A group of scientists from Sweden’s Linköping University and China have jointly developed a new kind of organic PV cell which is capable of generating power indoors, with a conversion rate topping 26%.
The cell consists of non-fullerene acceptors (NFAs) and polymer IO-4C1, which were blended together to create a special active layer that can absorb the lights of various indoor venues. This includes venues like living rooms, libraries, and supermarkets. The NFAs can halve the energy loss resulting from charge separation to greatly boost the PV cells’ overall conversion rate.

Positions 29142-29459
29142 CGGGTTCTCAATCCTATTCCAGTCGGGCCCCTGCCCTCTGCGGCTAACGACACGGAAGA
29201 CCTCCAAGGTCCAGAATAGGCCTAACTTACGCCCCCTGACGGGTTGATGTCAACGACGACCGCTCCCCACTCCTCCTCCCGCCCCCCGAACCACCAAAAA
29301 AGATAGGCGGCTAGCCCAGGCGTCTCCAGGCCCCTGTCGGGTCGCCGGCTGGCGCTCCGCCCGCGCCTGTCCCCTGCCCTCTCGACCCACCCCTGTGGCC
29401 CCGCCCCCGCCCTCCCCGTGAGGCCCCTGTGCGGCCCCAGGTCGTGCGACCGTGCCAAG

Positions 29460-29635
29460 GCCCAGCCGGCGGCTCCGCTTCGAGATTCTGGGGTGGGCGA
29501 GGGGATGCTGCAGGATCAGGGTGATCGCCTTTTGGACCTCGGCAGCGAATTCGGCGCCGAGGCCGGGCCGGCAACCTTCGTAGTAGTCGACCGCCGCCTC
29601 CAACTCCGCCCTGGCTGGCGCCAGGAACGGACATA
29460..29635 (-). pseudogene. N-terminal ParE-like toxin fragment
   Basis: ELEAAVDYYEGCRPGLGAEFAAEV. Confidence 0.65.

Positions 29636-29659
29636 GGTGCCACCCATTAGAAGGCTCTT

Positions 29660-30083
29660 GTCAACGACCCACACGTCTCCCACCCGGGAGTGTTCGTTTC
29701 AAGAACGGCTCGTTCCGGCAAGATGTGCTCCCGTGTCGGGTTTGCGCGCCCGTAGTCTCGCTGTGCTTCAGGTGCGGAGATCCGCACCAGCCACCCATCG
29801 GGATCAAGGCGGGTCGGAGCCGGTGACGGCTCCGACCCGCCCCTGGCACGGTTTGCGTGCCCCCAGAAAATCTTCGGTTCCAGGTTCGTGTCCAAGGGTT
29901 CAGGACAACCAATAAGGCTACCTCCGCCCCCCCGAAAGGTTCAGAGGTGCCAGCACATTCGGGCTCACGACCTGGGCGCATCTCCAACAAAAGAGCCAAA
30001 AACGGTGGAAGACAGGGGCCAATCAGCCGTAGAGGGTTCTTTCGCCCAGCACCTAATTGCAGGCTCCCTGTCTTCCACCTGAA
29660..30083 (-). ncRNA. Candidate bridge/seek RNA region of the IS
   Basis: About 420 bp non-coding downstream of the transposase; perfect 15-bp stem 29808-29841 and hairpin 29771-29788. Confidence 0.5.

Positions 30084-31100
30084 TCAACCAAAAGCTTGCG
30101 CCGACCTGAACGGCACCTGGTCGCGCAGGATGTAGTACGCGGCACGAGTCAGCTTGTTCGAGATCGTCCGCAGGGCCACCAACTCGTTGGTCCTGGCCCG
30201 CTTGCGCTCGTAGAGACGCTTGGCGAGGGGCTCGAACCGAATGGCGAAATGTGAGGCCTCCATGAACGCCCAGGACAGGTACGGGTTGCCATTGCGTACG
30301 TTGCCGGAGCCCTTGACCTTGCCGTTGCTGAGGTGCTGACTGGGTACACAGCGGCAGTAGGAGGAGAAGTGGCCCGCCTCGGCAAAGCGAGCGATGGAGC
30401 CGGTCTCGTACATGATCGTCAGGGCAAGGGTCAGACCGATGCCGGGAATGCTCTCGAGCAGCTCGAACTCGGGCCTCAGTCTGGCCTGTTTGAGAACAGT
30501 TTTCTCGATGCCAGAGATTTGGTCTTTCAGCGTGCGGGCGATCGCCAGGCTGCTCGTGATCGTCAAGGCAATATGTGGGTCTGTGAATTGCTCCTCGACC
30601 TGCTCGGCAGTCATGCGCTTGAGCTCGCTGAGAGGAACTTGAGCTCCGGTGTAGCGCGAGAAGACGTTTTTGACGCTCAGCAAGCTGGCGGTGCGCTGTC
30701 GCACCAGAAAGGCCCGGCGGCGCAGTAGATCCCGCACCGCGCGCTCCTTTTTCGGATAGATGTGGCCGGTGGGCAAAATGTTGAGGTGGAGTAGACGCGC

The organic PV cells currently come in two sizes: the first one, which measures around one square centimeter, has a conversion rate of around 26.1% when exposed to an illumination intensity of 1,000. The second one is around four square centimeters in size, and has a conversion rate of approximately 23%.
The organic PV cells are currently being optimized so that they can be ready for use in commercial and day-to-day applications, such as the charging of mobile phones and home appliances. The result of the team’s study and findings can be found in the journal, “Nature Energy” .
(Collaborative media: TechNews, photo courtesy of Linköping University)